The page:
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Chad factions agree to yet another truce

By WITH ANALYSIS FROM MONITOR CORRESPONDENTS AROUND THE WORLD, EDITED BY DEBRA K. PIOT / April 9, 1980



Paris

Feuding factions in Chad agreed to lay down their arms Tuesday as part of a cease-fire arranged by Togolese President Gnassingbe Eyadema, ending a 17-day civil war that claimed more than 1,500 lives, left thousands wounded, and caused some 200,000 to flee for safety to Cameroon.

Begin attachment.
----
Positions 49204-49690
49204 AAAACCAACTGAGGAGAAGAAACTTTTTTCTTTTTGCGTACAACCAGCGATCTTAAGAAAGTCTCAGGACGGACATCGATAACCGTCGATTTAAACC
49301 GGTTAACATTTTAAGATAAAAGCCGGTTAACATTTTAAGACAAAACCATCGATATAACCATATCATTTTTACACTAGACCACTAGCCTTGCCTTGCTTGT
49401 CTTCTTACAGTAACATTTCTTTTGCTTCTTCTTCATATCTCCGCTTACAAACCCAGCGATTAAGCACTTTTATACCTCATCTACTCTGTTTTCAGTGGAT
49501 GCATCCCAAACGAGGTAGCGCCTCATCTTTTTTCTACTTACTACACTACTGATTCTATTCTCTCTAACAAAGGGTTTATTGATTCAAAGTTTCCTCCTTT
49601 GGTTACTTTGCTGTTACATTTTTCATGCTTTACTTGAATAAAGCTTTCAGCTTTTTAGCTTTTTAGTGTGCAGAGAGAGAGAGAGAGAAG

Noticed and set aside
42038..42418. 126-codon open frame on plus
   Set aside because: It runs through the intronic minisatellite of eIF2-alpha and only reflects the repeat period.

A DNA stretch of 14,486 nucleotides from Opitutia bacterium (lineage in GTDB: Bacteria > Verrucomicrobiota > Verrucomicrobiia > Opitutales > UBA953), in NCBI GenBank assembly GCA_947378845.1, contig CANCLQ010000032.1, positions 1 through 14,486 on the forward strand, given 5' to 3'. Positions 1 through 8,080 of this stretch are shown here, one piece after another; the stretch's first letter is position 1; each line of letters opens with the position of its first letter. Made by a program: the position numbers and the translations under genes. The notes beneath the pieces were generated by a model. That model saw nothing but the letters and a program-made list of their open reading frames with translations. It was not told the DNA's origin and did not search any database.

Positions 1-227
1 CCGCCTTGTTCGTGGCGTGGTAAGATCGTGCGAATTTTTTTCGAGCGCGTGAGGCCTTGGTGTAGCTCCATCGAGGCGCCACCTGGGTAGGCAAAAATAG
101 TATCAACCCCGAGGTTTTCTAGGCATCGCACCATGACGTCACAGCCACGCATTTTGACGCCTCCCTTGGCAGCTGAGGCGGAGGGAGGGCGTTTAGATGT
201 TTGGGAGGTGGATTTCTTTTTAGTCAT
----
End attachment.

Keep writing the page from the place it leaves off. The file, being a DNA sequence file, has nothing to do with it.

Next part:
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French government radio said Monday that General Eyadema shuttled between the front lines of the devastated capital, N'Djamena, to win the truce agreement from President Goukouni Weddeye and his archrival, Hissene Habre, the dissident defense minister.

There were genuine doubts, however, whether the latest truce -- the fifth in recent fighting -- would hold, because civil war has broken out sporadically since Chad gained independence from France in 1960.